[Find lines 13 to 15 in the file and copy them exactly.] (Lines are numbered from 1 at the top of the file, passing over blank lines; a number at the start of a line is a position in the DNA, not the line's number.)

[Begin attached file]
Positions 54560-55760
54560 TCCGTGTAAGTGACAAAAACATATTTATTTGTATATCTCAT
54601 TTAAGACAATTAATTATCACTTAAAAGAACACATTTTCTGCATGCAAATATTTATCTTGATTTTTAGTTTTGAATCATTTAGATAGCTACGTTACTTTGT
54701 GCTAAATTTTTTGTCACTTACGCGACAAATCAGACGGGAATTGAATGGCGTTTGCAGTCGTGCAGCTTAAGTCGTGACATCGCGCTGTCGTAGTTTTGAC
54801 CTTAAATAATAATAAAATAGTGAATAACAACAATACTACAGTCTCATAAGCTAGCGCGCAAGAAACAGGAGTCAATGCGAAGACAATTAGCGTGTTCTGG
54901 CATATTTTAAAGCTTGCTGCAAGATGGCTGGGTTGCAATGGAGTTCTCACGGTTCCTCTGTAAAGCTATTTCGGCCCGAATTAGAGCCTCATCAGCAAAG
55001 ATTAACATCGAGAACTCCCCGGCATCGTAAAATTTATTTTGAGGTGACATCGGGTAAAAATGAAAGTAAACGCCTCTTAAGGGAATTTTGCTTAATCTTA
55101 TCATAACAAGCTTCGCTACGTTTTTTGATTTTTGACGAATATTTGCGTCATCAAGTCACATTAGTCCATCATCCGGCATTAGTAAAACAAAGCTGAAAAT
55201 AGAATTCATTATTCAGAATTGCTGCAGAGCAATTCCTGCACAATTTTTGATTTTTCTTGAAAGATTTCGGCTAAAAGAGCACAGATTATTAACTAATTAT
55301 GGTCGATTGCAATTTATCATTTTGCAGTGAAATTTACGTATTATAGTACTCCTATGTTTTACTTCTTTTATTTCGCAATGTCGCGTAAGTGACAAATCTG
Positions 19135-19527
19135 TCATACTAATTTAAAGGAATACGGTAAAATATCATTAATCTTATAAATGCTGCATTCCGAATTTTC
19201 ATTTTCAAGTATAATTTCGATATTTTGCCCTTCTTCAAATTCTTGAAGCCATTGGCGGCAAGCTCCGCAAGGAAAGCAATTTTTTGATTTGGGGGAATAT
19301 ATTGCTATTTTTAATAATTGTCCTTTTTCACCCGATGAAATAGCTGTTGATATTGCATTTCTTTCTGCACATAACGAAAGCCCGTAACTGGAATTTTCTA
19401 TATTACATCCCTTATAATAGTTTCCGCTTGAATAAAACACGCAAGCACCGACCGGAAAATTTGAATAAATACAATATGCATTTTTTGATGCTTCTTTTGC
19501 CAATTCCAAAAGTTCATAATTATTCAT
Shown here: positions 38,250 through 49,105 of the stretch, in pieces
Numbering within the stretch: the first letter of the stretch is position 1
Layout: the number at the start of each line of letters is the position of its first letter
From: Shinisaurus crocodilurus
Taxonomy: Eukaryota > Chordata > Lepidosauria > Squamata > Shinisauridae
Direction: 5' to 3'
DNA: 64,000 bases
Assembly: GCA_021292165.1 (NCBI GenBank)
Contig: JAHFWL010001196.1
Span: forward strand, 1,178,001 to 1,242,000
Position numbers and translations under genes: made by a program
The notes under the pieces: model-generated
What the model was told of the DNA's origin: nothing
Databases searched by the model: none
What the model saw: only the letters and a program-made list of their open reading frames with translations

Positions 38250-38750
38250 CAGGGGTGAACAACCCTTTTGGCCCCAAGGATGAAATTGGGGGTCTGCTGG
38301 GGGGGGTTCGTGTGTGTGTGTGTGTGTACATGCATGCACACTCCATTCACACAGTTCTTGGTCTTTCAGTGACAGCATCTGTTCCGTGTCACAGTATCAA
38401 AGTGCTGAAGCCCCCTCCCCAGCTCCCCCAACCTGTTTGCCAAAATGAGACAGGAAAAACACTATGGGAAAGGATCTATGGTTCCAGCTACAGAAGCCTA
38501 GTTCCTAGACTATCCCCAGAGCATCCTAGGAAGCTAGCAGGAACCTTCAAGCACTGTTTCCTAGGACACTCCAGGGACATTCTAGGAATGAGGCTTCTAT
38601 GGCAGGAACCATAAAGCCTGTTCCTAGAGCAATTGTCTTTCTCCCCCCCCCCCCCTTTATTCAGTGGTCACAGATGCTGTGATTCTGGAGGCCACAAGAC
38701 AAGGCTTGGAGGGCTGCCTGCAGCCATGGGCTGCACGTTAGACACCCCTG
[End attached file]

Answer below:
19201 ATTTTCAAGTATAATTTCGATATTTTGCCCTTCTTCAAATTCTTGAAGCCATTGGCGGCAAGCTCCGCAAGGAAAGCAATTTTTTGATTTGGGGGAATAT
19301 ATTGCTATTTTTAATAATTGTCCTTTTTCACCCGATGAAATAGCTGTTGATATTGCATTTCTTTCTGCACATAACGAAAGCCCGTAACTGGAATTTTCTA
19401 TATTACATCCCTTATAATAGTTTCCGCTTGAATAAAACACGCAAGCACCGACCGGAAAATTTGAATAAATACAATATGCATTTTTTGATGCTTCTTTTGC